Proposed super tax changes

Mar 27, 2023

What are the proposed super tax changes and how will they affect you?

At this point, you’ve probably heard about the government’s proposed super tax changes. Announced on 28 February, these changes could have significant effects for anyone with a superannuation balance over $3 million.

While it hasn’t yet been signed into law, it’s important to understand how these changes would work and how they could affect your retirement. Here’s a summary of what you need to know about the new proposal.

Who would the changes affect?

If implemented, these changes would have the biggest impact on people with higher super balances—specifically, balances greater than $3 million—affecting their taxes and estate and retirement planning. The government estimates that these changes will affect 10% of people retiring in 30 years.

What are the changes?

The new policy seeks to put a cap on tax concessions for super accounts that exceed $3 million. Currently, super accounts are taxed at 15%. If the changes are implemented, any funds over $3 million will be taxed at 30% (an additional 15% on top of the original 15%). You’ll be subject to this higher tax rate if your total super balance exceeds $3 million at the end of a financial year.

It’s important to realize that if your account exceeds $3 million, you won’t be taxed at 30% on everything in your account—only on the amount above the $3 million threshold. And you won’t be taxed on actual fund earnings, but on your total super balance (TSB) at the start and end of each year, after adjustments for any contributions or withdrawals made that year.

Here are a few more details about how the proposed changes will work if implemented:

  • If you have negative earnings one year, you can carry that forward to offset additional taxes you may become liable for in the future.
  • The changes won’t affect any existing capital gains tax concessions that are available to your super fund.
  • The 30% rate will only apply to earnings from the start date onward, and won’t be applied retroactively.
  • You can pay the tax or release it from your superannuation.
  • These changes will also apply to defined benefit funds.

When would these changes go into effect?

These changes would go into effect starting 1 July 2025. As mentioned above, under the new proposal, you’ll be subject to the 30% tax rate if your TSB exceeds $3 million at the end of the year, which means your TSB will first be tested for this on 30 June 2026. If the changes affect you, you’ll receive a notice of tax liability from the ATO in the 2026/27 financial year.

What should I do if my TSB is over $3 million?

If the proposed changes affect you, you may want to meet with your financial advisor to go over your superannuation, investment and estate planning strategies and ensure your plans for retirement are still optimal. A super account may still be a worthwhile option for you, especially if you have a high income and are currently paying taxes at the top marginal rate (47%), but there’s no harm in taking stock of your situation and reconsidering.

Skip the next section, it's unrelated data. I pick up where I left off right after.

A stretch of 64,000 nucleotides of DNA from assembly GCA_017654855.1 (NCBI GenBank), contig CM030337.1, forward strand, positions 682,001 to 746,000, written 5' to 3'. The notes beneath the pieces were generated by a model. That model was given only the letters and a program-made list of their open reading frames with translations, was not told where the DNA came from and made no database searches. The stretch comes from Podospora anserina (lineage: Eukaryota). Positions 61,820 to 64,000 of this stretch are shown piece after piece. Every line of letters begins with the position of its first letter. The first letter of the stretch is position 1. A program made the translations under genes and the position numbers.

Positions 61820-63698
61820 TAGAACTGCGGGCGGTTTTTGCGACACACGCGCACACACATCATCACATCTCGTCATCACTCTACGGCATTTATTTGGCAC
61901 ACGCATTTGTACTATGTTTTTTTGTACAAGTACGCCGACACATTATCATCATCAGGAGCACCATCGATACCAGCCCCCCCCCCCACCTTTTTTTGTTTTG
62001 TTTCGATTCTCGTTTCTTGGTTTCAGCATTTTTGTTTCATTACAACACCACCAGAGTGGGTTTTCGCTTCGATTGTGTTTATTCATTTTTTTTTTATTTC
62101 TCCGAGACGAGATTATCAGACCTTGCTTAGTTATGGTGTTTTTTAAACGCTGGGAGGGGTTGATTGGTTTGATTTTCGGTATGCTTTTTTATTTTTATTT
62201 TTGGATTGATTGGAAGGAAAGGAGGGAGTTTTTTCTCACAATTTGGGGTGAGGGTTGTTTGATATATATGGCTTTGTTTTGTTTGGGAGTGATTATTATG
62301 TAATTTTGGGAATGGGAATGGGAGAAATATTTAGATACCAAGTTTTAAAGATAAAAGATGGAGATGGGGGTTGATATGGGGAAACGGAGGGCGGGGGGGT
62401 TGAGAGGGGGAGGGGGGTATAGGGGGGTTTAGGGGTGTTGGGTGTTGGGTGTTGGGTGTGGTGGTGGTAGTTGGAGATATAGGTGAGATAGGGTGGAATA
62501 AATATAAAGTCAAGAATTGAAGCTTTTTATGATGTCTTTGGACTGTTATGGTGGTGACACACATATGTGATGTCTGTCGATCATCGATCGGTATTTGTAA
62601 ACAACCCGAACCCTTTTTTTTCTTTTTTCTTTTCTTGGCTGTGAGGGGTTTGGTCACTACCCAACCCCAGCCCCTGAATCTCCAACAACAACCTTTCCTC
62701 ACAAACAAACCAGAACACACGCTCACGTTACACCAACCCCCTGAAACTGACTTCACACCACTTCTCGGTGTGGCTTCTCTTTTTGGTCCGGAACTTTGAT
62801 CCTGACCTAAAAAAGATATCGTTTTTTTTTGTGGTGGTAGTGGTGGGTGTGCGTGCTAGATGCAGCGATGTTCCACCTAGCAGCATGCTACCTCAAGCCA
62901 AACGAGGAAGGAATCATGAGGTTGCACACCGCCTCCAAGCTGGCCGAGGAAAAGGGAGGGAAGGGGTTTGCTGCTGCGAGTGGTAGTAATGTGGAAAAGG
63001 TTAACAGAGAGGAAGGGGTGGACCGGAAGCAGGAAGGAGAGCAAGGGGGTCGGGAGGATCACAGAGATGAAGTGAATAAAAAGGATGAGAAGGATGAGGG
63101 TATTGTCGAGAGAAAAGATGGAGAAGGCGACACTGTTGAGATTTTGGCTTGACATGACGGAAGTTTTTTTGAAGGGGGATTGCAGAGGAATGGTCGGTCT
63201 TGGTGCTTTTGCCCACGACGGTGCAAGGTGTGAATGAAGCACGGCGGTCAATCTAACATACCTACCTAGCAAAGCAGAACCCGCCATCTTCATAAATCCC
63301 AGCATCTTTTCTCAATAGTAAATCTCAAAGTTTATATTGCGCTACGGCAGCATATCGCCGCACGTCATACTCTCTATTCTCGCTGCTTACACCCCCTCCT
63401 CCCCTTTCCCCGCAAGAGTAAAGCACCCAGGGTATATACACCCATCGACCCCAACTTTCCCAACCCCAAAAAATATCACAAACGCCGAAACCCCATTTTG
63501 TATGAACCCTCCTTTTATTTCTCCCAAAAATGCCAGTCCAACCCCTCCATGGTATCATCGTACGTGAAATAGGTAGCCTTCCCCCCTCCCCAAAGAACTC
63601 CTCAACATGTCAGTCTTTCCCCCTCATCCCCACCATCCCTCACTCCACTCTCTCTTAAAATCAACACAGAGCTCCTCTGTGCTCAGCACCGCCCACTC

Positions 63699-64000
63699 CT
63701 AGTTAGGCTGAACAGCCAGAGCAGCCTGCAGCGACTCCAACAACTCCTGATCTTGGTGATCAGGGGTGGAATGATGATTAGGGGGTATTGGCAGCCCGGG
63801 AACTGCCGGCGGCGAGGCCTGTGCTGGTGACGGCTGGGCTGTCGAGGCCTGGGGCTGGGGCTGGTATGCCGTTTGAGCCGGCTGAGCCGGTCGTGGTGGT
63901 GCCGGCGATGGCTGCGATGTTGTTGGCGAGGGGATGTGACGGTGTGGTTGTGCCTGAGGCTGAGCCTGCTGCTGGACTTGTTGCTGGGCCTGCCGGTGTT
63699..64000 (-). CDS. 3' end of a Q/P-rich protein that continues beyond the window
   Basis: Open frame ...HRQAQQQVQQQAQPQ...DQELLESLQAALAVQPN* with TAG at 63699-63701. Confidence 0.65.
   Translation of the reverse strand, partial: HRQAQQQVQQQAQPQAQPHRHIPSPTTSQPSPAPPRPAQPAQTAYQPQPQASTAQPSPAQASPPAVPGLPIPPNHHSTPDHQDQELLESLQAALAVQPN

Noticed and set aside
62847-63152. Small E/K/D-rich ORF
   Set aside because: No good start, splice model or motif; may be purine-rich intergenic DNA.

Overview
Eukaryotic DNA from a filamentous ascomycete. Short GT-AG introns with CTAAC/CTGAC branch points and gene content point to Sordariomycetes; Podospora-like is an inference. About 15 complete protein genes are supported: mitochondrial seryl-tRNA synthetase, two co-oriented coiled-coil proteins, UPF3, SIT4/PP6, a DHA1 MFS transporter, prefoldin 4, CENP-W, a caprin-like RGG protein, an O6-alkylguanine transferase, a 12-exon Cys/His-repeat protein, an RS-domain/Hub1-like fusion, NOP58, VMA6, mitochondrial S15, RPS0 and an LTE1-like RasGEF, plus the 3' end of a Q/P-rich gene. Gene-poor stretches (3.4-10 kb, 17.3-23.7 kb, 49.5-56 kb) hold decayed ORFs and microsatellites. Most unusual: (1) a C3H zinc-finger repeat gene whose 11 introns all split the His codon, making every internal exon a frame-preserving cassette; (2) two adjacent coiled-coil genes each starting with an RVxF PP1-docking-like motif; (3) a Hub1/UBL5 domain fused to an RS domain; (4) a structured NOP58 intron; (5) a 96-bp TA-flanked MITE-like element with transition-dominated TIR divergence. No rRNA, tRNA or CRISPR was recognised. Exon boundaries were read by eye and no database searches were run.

A financial advisor can help you consider strategies like:

  • Alternative investment options
  • Timing your withdrawals in line with how earnings are calculated
  • Splitting contributions with your spouse to maximize total super tax concessions

How do I calculate my TSB and tax liability?

You can use the following formulas to calculate your earnings and taxes payable.

1. Earnings = TSB at end of current financial year – TSB at end of previous financial years + withdrawals – net contributions

To calculate earnings, take your TSB from the end of the current financial year and subtract your TSB from the end of the previous financial year. Then add the amount of withdrawals minus any net contributions.

2. Proportion of earnings that are taxable = (TSB at the end of the current financial year – $3 million) / TSB at the end of the current financial year

To calculate your taxable earnings, take your TSB from the end of the current financial year and subtract $3 million. Then divide that number by your TSB from the end of the current financial year.

3. Tax liability = 15% x Earnings x Proportion of earnings that are taxable

To calculate your tax liability, multiply your earnings (1) by 15%, then multiply that by the proportion of your earnings that are taxable (2).

If you need help understanding the proposed changes or rethinking your retirement strategy, remember we’re always here for you.

All of the material published on this web site is for information purposes only and does not constitute advice. This information is of a general nature only and has been provided without taking account of your objectives, financial situation or needs. Because of this, we recommend you consider, with or without the assistance of a Financial Adviser, whether the information is appropriate in light of your particular needs and circumstances

Key person protection

Ownership protection

Employee protection

Working with our planners

Engagement process

Cashflow management

Debt management

Wealth management

Personal risk management

Retirement readiness

Estate planning

Our Philosophy

Our History

Our Solutions